84. The President’s Lady: A Novel About Rachel and Andrew Jackson by Irving Stone (1951)
Length: 338 pages
Genre: Historical Fiction
Started: 30 September 2012
Finished: 4 October 2012
Where did it come from? From a Library Book Sale
How long has it been on my TBR pile? Since 10 October 2007
Why do I have it? I like historical fiction and Irving Stone is a new author for me.
Andrew Jackson was a newly certified attorney when he met Rachel Donelson Robards in 1788 at her mother’s residence in Tennessee. He was traveling through from Salisbury, North Carolina and had stopped there on the advice of friends. At the time, Rachel was married but separated from her first husband, Lewis Robards. The couple had tried to reconcile several times, however, when Rachel was falsely accused by Lewis of having an affair with Andrew Jackson, the marriage was officially over in her mind.
The gallant Andrew confronted Lewis about his treatment of Rachel, in an effort to protect her reputation, and Lewis returned to Kentucky without his wife. When Rachel heard rumours that Lewis was returning to collect her, she fled to Natchez and Andrew accompanied her, giving Lewis just cause to pursue a divorce. In 1791, under the impression that Lewis Robards had obtained the divorce, Andrew asked for Rachel’s hand in marriage.
Almost two years into their marriage, the Jacksons learned that Rachel was still married to Lewis Robards. Her first husband had only obtained permission for the divorce, but had never actually brought the case to court in order to go through a jury trial. Finally, in 1793, Lewis was granted his divorce – only the second in Kentucky’s history – and Rachel and Andrew quietly remarried in Nashville.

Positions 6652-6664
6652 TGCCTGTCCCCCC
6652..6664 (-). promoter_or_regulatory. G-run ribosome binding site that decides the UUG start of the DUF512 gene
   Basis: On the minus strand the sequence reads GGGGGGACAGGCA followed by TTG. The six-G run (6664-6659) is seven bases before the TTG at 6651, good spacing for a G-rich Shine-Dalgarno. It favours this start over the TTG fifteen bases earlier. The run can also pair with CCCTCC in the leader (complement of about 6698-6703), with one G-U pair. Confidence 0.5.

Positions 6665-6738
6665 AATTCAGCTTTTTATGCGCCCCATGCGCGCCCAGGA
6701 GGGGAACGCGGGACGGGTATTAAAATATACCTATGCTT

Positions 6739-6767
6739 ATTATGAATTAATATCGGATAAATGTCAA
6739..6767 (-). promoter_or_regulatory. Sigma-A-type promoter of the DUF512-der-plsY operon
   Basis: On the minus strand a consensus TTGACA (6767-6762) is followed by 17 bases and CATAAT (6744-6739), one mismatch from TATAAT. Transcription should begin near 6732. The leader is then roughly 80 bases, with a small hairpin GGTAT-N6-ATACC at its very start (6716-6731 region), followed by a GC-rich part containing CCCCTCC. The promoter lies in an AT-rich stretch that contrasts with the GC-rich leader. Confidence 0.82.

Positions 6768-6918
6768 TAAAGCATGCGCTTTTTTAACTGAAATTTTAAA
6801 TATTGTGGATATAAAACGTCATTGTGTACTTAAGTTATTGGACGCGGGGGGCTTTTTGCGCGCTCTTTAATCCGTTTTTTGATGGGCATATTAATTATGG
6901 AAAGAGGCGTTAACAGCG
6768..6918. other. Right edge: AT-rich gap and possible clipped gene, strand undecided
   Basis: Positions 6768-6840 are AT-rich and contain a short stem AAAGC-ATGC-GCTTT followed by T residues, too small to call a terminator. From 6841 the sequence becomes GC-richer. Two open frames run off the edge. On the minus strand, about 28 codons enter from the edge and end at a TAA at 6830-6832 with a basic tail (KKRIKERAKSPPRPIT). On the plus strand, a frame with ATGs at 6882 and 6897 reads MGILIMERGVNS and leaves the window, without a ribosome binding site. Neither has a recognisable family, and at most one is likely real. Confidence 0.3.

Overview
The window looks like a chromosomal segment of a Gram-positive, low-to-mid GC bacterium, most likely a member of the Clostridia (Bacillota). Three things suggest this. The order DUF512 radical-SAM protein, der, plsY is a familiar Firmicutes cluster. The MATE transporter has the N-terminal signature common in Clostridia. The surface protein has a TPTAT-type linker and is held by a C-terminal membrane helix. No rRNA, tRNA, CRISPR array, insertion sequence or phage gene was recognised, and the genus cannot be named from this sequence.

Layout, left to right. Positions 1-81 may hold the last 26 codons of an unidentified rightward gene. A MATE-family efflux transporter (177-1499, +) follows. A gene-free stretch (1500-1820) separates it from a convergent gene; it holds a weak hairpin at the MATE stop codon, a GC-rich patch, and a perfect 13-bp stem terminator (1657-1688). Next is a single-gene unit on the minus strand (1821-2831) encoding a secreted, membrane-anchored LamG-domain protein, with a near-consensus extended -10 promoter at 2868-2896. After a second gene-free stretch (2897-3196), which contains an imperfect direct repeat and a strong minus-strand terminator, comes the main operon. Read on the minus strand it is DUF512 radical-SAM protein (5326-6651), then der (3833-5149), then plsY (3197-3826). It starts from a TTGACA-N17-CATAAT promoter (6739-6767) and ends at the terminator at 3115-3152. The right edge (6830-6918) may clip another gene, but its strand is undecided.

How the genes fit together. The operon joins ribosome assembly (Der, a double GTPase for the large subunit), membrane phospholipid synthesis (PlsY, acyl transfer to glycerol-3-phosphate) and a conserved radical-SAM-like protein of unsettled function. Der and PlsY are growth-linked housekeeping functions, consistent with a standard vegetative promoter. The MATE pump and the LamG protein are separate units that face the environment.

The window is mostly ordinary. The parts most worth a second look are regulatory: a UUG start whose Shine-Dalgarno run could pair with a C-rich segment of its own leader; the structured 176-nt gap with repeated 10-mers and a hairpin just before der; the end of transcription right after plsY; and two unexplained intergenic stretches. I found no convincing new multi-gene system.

The confusion surrounding Andrew’s and Rachel’s courtship and marriage haunted the couple for the rest of their lives. Rachel died only a month after Andrew was elected as the seventh president of the United States in 1829. President Jackson was always convinced that the gossip and malicious rumors spread by his political rivals during the vicious election campaign contributed to Rachel’s death. He mourned his wife’s death for the rest of his life.
The Jacksons’ marriage was definitely a love match for them right from the beginning, however many of Andrew’s financial decisions caused the couple to lose much of their fortune at certain times in history. The couple rebuilt that fortune multiple times, but could never entirely tamp down the scandal of Rachel’s first marriage and divorce.
Andrew Jackson was known to have an incendiary temper, challenging three men to duels by the time he was forty years old. On May 30, 1806, Andrew Jackson fought a duel with Charles Dickinson, a young lawyer who initially had accused Andrew Jackson of reneging on a horse bet, calling him a coward and an equivocator. Charles Dickinson also called Rachel Jackson a bigamist and Andrew Jackson demanded the satisfaction of a duel for that insult. Andrew Jackson killed Charles Dickinson during the duel, after being seriously wounded by a bullet which lodged so close to Andrew Jackson’s heart, it couldn’t be removed.
I really enjoyed this book although I found it somewhat slow in certain parts. I found that Rachel and Andrew Jackson’s marriage was extremely harsh and difficult for them and felt extremely sorry for the couple with what they had to face together. I think that it’s amazing that I read this book during the 2012 presidential election; I certainly didn’t choose this book because of that fact, but it seemed appropriate that I was reading a book about Andrew and Rachel Jackson’s love story.
It was very interesting for me to compare the election of 1828 to the election of 2012. I am not that interested in presidential elections, but it seemed to me that both elections are and were similarly vicious! I give The President’s Lady: A Novel About Rachel and Andrew Jackson by Irving Stone an A+!
A+! – (96-100%)
Till we Meet Again, Glow Brightly as Moonlight